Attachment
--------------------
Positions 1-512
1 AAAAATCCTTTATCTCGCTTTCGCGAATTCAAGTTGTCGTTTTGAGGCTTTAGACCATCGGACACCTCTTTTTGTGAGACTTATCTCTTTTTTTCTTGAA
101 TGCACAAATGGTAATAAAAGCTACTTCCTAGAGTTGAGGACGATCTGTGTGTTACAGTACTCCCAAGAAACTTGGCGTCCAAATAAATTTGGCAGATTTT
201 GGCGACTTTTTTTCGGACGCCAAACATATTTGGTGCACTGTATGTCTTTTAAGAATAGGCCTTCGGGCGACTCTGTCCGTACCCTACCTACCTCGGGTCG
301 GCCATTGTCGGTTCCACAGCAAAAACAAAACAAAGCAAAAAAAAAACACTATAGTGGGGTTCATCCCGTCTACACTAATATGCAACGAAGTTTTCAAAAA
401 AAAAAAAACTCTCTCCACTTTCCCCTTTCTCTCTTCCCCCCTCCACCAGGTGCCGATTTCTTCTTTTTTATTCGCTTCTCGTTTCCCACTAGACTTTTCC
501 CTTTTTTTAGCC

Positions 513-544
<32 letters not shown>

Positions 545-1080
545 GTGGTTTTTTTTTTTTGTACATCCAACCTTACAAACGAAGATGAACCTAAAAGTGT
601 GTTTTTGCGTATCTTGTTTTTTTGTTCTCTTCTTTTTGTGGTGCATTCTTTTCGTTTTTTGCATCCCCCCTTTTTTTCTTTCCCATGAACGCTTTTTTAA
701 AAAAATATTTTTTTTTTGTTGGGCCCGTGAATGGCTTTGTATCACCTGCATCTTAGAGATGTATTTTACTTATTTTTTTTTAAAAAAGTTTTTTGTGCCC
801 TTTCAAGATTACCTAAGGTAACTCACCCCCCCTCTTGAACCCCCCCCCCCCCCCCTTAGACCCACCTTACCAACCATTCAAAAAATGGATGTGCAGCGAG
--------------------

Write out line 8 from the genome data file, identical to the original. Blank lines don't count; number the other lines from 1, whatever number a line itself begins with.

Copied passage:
Positions 513-544